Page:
Approach cautiously and handle with care

South Africa occupies an unusual position in debates about foreign aid. It is beginning to make greater use of multilateral institutions like the World Bank and the African Development Bank to finance new energy and infrastructure projects. On the other hand, it is providing financial assistance to countries like Zimbabwe.

Its position as both an aid donor and recipient should make the heated international debate about foreign aid that has been stimulated by Zambian economist Dambisa Moyo’s new book, Dead Aid, of particular interest to South Africans.

The book’s basic thesis is that foreign aid (or at least that portion of it provided by donor governments and multilateral organisations, which she calls “systemic aid”) is the “single worst decision of modern developmental politics”. It has been an “unmitigated political, economic and humanitarian disaster” that “perpetuates the cycle of poverty and derails sustainable economic growth”. Moyo, in other words, contends that there is something inherent in the nature of aid that makes it very dangerous.

It would nice if the complex subject of foreign aid could be dismissed so categorically—and it is tempting to do so. Foreign aid horror stories are not hard to find. To give only three examples:

  • One of the first loans made by the World Bank was to The Netherlands. The stated purpose of this 1947 loan was to fund the country’s reconstruction after World War II. However, its effect was to enable the Dutch government to shift resources from its own reconstruction to the bitter war it was fighting at that time to maintain control over its Indonesian colony.

  • After convincing US president Ronald Reagan to support debt relief for his country, then-Zaire president Mobutu Sese Seko promptly hired a Concorde to fly his daughter to her wedding in Côte d’Ivoire.

  • The United Nations, working with some donor governments, provided aid to Bangladesh for inadequately prepared water projects that have resulted in many Bangladeshis using water containing toxic doses of arsenic.
Of course, such horror stories are not limited to foreign aid. Private lenders have funded oilfields, like those in Nigeria, that have devastated communities and facilitated large-scale corruption. They have also funded oppressive governments, such as apartheid South Africa, and denied funding to countries that are following policies that they oppose, such as Iran.

On the other hand, aid donors, like private creditors, have funded successful development. Korea, Taiwan and Botswana all at one time received aid flows that were essential to their later development successes. The eradication of smallpox and near eradication of polio and river blindness would not have been possible without foreign aid. Finally, successful micro-finance institutions, of which Moyo is so fond, would not function today if they had not received years of concessional finance (i.e. aid).

These examples show that it is foolhardy to make categorical judgements about aid. Instead, it is necessary to evaluate each specific aid transaction on its merits. Whether it is good or bad depends on the purpose for which the funds are intended, the terms on which they are obtained, what the alternative financing sources available to the recipient are, and what the other possible uses of the funds could have been.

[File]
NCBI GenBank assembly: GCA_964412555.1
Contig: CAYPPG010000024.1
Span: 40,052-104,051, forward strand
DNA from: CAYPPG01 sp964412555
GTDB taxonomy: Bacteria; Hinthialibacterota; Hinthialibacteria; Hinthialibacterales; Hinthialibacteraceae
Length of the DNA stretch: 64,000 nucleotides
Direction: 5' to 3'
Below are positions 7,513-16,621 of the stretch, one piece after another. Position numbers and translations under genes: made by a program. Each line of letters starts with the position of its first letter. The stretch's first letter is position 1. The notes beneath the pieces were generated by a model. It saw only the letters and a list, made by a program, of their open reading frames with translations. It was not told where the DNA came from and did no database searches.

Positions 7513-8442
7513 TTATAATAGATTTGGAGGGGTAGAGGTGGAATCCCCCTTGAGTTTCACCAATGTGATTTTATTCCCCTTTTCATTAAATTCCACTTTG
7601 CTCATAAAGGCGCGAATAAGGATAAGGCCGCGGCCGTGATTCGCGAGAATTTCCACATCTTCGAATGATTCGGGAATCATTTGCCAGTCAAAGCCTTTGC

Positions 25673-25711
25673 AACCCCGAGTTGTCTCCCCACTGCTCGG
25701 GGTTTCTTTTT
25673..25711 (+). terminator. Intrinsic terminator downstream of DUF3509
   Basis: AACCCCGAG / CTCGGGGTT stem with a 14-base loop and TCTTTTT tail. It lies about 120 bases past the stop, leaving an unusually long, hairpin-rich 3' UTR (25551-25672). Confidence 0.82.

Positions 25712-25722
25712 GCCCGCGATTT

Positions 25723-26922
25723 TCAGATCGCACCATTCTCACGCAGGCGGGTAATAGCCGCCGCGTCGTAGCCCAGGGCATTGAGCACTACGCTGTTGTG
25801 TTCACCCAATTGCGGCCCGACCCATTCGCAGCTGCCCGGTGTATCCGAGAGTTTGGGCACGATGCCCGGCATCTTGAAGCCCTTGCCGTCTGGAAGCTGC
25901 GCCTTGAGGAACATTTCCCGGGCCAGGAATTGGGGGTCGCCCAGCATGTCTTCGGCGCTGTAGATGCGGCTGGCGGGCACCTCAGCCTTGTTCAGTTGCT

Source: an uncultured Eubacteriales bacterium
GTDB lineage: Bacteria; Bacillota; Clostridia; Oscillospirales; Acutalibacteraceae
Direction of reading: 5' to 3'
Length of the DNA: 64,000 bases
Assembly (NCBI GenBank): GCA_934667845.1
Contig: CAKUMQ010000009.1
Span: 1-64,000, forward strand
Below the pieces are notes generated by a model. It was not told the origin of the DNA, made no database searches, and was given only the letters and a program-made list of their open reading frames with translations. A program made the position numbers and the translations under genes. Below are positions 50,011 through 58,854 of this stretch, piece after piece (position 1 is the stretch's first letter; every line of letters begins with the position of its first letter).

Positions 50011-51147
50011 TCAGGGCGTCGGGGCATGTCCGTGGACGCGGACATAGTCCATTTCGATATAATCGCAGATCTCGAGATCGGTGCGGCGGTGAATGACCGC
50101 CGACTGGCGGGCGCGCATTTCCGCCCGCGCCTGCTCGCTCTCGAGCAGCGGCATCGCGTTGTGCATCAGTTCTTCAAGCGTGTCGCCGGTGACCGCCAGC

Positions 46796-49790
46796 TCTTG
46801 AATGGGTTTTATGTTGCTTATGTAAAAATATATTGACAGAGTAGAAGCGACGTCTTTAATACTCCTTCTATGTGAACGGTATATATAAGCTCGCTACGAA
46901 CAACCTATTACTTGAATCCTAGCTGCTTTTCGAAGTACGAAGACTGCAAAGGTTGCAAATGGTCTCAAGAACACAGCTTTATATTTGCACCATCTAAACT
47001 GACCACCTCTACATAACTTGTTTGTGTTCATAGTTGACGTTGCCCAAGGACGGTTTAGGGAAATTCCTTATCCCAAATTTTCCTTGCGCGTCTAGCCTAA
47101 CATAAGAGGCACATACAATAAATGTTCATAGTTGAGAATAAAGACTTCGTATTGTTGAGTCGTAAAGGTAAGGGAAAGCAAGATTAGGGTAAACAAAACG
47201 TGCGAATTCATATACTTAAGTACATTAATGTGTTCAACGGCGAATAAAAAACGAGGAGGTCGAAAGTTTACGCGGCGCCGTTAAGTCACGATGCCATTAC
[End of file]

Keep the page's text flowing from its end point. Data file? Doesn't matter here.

Thus, despite Ms Moyo’s strong warnings about the unique evil of aid, African countries should treat it as merely one source of funds and should evaluate it pragmatically. All financing, including aid, involves costs, which include the conditions attached to the use of the funds, and benefits. Thus a potential recipient, in determining the acceptability of a particular offer of aid, should carefully assess its costs and benefits and compare them with the costs and benefits of alternative funding proposals, including self-financing, and of the option of not undertaking the planned activity.

If the recipient concludes that the terms of the aid are acceptable, it should negotiate the best possible deal with the donor, just as it would with a private lender. If it determines that the costs or conditions are too onerous, it should reject the offer. There is nothing inherent in aid (or any other form of financing) that precludes such an approach.

Unfortunately, many governments, either because of governance problems or a lack of resources, do not engage in this careful analysis of aid and so end up accepting bad deals from their donors who, like all other funders, are only offering what their cost-benefit analysis suggests is a good deal for them.

Ironically, Moyo’s misleading book and the debate that it has spawned could have the salutary effect of encouraging potential aid donors to help countries obtain the resources they need to use aid effectively. In any event, it should remind us that aid and advice about aid should be handled with care.

Daniel Bradlow is SARCHI Professor of International Development Law and African Economic Governance, University of Pretoria, and Professor of Law, American University Washington College of Law.

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